Post-pandemic, trivia nights thrive at Long Island restaurants
At a recent trivia night hosted by The Main Event in Farmingdale, participants were asked a number of questions, one of which—You don’t have to refrigerate pasteurized milk, true or false?—represented a high point for the evening. Why? Was it because:
A) Three of the 16 competing teams answered True, which means that there are at least three domiciles in the Farmingdale area in which you should never under any circumstances ask for a glass of milk?
B) Things had become tense after a tipster informed the quizmaster that one of the teams was using a smartphone, which is cheating, even though it didn’t seem to be helping their scores and, in any event, ceased after the host did a bit of “microphone shaming”?
C) Two teams, the Deutsch Bags and the Glizzy Goblins, were locked in a tight battle for first place, although nipping at their heels was Friendship is the Best Ship, a group of women who’ve been faithfully attending Main Event’s trivia nights forever, still fondly recalling the time a few years back when they knew that cotton candy was invented by a dentist?
It was, of course, D), all of the above, and also because E) a woman sipping a Grey Goose pear martini was still congratulating herself for knowing that Ed Sheeran has a daughter named Lyra Antarctica; F) someone else had no idea that a wolf and coyote can mate, much less that their offspring have a name (coywolf); and most definitely because G) more and more bars and restaurants are turning to trivia games, a decades-old way to lure in patrons on quiet nights. They are especially popular now, post-pandemic, providing a powerful incentive for Long Islanders to flee their sofas and congregate, filling many stools that otherwise might go unused midweek.
Much of the merriment, and no small amount of the mayhem, on this particular Tuesday were traceable to the multiple-choice madness of a 34-year-old dervish named Chris Geymayr. “We have 30 shows a week all over the Island, from Riverhead to Valley Stream, and every town in between,” said the West Babylon resident, introducing his company Tango Time Trivia via microphone to the 50 or so trivia buffs at The Main Event.
Geymayr’s voice is deejay-level but carries a pleasing ambivalence: Everything he says sounds like it matters a lot yet not at all, whether he’s explaining how to wager points on questions, warning players not to shout out answers, asking what farm animal Mariah Carey’s fan base is named for (the lamb), discussing his beloved Tango Time business partner (Natalie Geymayr-Hernandez, his 38-year-old sister), revealing the name’s origin (his “social media famous” 13-year-old pit bull Tango, who balances beer bottles on his head, wins long-jump competitions wearing a Superman cape, has appeared on Animal Planet, and has nearly 300,000 followers on TikTok), musing on his ADHD (“I view it as a superpower”) or delineating the peculiar weekly demands of a start-up trivia business (writing 200-plus questions, working five to seven evenings, sleeping four hours a night).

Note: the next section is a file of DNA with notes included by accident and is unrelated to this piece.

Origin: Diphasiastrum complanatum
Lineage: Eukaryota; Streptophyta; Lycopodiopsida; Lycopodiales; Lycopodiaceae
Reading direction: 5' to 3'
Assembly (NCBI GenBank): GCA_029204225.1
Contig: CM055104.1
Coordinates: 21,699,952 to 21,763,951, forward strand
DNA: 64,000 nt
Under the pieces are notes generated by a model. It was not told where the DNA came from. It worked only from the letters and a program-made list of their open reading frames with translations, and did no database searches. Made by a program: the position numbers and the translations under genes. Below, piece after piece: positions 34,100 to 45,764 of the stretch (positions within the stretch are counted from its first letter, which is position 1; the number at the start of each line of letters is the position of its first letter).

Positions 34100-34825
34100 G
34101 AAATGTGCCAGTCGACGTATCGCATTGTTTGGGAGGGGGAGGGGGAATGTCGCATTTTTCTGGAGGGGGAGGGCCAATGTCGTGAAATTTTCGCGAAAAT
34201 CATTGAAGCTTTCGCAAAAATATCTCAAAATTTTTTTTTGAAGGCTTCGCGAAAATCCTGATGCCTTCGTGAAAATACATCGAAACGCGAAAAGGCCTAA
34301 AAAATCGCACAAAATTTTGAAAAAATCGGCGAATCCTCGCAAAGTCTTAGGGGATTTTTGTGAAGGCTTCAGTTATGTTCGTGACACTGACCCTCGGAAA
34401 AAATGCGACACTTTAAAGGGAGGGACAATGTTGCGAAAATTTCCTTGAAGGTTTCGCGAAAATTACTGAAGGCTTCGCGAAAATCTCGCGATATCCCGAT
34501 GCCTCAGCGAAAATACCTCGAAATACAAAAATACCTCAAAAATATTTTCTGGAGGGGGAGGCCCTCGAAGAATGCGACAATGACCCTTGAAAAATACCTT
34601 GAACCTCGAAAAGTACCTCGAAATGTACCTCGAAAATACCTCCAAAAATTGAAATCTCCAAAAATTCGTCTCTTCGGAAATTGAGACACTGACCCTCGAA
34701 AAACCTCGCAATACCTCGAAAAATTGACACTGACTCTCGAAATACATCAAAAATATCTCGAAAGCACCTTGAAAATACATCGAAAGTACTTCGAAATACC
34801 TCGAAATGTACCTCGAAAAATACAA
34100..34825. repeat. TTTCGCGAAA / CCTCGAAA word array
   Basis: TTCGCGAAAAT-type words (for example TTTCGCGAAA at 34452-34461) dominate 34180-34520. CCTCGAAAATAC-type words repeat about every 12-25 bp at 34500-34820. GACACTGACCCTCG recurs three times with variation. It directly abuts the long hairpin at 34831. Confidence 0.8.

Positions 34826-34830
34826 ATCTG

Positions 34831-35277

It is an exhausting regimen for the brother-sister team, but one that has allowed them to take Tango Time from nothing to something in less than three years, something that entertains hundreds of Long Islanders every week, many of whom are clearly hooked. Indeed, the company’s growth potential these days is limited not by the number of venues interested in hosting trivia games or how many locals are interested in playing them, but by that bane of hospitality concerns everywhere, the difficulty of finding staff—more part-time emcees, in this case. Still, it’s a good problem to have, as Geymayr well knows.
It’s a good problem for us as well. To follow Geymayr around for just a few days is to watch an island slowly coming out of its shell in real time, casting off the isolating carapace of the last few years, an island willing to test its knowledge of unimportant or arcane information for prizes of minimal value, guzzle high-quality local beers and consume obscene amounts of nachos—all for the chance to rediscover the odd pleasure that is communing in crowded rooms with friends and strangers.
About those nachos. In the course of reporting this article, I ate or attempted to eat: a plate of Extreme Nachos, proving that extremism in the defense of a heavy ladling of chili is no vice; a World Cup Sampler, which is what happens when Extreme Nachos share a plate with Buffalo fingers, onion rings and mozzarella sticks; and a stack of tortilla chips “smothered” with grilled barbecue chicken that answers to the name Tapchos. I also swallowed a Bavarian pretzel prepared in a toaster oven, mac-and-cheese bites with bits of bacon, and broccoli balls, even as I matched wits with a Crispy Dragon made of lightly fried wontons and ignored reservations about menu items containing Maytag aioli and Grandma Bonanno’s red sauce. In each and every case, my verdict was the same: excellent.